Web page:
AI can detect day-to-day changes in speech that may hint of mental health decline


Thanks to advances in artificial intelligence, computers can now assist doctors in diagnosing disease and help monitor patient vital signs from hundreds of miles away.

Now, CU Boulder researchers are working to apply machine learning to psychiatry, with a speech-based mobile app that can categorize a patient’s mental health status as well as or better than a human can.

“We are not in any way trying to replace clinicians,” says Peter Foltz, a research professor at the Institute of Cognitive Science and co-author of a new paper in Schizophrenia Bulletin that lays out the promise and potential pitfalls of AI in psychiatry.

“But we do believe we can create tools that will allow them to better monitor their patients.”

Nearly one in five U.S. adults lives with a mental illness, many in remote areas where access to psychiatrists or psychologists is scarce.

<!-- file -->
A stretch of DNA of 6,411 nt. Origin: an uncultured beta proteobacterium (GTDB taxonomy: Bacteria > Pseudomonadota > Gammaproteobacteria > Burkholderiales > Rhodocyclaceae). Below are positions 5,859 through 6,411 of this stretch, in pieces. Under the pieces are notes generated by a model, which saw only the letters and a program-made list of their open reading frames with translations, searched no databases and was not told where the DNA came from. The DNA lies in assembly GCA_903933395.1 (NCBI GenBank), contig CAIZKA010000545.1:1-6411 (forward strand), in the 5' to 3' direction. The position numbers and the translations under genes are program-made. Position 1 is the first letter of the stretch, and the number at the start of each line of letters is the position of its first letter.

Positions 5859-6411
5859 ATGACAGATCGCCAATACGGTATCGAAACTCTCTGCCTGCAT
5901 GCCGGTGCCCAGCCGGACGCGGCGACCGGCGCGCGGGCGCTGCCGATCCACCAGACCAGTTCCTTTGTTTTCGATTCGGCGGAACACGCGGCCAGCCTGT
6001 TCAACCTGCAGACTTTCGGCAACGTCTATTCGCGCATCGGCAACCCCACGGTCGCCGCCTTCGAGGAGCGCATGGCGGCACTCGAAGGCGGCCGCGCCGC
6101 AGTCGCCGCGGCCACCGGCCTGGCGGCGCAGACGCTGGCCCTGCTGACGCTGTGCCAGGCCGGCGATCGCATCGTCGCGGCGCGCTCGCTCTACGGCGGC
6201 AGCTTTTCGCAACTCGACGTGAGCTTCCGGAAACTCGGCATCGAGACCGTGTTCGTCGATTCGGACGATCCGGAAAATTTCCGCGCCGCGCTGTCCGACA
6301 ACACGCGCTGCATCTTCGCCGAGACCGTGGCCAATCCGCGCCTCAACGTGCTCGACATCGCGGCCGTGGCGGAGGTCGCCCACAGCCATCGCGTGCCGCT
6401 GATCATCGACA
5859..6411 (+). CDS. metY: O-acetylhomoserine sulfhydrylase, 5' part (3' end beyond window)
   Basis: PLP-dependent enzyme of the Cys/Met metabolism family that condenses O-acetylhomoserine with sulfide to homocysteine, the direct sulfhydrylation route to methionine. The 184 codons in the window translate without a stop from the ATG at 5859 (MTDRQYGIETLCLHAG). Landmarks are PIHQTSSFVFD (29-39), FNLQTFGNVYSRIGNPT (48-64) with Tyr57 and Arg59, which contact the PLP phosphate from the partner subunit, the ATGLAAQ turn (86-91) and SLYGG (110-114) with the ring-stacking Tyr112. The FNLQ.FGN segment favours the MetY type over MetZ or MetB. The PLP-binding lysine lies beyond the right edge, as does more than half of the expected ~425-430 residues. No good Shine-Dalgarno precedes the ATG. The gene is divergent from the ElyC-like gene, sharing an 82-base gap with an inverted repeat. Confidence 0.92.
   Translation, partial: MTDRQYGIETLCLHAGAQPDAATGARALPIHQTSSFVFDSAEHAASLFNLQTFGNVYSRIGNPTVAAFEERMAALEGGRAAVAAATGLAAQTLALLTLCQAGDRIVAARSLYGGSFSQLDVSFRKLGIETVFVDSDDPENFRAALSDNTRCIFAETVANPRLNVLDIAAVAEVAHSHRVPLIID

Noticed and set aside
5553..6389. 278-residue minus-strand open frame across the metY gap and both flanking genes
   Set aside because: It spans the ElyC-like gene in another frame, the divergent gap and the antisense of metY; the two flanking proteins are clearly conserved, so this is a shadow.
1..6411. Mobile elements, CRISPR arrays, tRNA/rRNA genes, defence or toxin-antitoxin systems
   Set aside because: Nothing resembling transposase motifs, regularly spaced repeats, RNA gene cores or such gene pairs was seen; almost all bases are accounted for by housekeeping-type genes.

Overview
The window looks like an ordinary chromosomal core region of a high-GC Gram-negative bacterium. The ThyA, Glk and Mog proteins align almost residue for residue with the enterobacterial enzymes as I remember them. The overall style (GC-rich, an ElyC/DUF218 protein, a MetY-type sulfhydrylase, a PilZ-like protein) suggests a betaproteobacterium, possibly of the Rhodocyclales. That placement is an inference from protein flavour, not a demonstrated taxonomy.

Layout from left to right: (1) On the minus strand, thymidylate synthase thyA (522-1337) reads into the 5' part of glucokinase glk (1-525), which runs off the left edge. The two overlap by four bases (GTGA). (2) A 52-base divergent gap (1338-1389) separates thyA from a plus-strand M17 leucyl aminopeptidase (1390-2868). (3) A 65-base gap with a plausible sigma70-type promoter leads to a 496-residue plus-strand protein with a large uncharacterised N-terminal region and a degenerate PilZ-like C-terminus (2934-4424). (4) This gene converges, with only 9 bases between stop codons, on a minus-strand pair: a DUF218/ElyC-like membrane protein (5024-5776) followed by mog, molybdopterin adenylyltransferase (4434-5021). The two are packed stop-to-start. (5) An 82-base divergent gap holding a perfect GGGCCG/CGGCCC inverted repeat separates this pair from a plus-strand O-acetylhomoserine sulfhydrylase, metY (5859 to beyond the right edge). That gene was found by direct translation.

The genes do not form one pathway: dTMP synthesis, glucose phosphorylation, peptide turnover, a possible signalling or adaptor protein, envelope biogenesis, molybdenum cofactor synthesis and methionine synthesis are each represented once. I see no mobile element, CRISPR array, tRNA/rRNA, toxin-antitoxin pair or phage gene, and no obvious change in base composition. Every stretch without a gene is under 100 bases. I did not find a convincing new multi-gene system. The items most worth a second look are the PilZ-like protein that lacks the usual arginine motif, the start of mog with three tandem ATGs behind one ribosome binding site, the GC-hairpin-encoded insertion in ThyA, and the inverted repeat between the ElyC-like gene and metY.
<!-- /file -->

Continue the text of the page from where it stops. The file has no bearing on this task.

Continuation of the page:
Others can’t afford to see a clinician frequently, don’t have time or can’t get in to see one.

Even when a patient does make it in for an occasional visit, therapists base their diagnosis and treatment plan largely on listening to a patient talk – an age-old method that can be subjective and unreliable, notes paper co-author Brita Elvevåg, a cognitive neuroscientist at the University of Tromsø, Norway.

“Humans are not perfect. They can get distracted and sometimes miss out on subtle speech cues and warning signs,” Elvevåg says. “Unfortunately, there is no objective blood test for mental health.”

In pursuit of an AI version of that blood test, Elvevåg and Foltz teamed up to develop machine learning technology able to detect day-to-day changes in speech that hint at mental health decline.

For instance, sentences that don’t follow a logical pattern can be a critical symptom in schizophrenia.

Shifts in tone or pace can hint at mania or depression. And memory loss can be a sign of both cognitive and mental health problems.

“Language is a critical pathway to detecting patient mental states,” says Foltz. “Using mobile devices and AI, we are able to track patients daily and monitor these subtle changes.”

The new mobile app asks patients to answer a 5- to 10-minute series of questions by talking into their phone.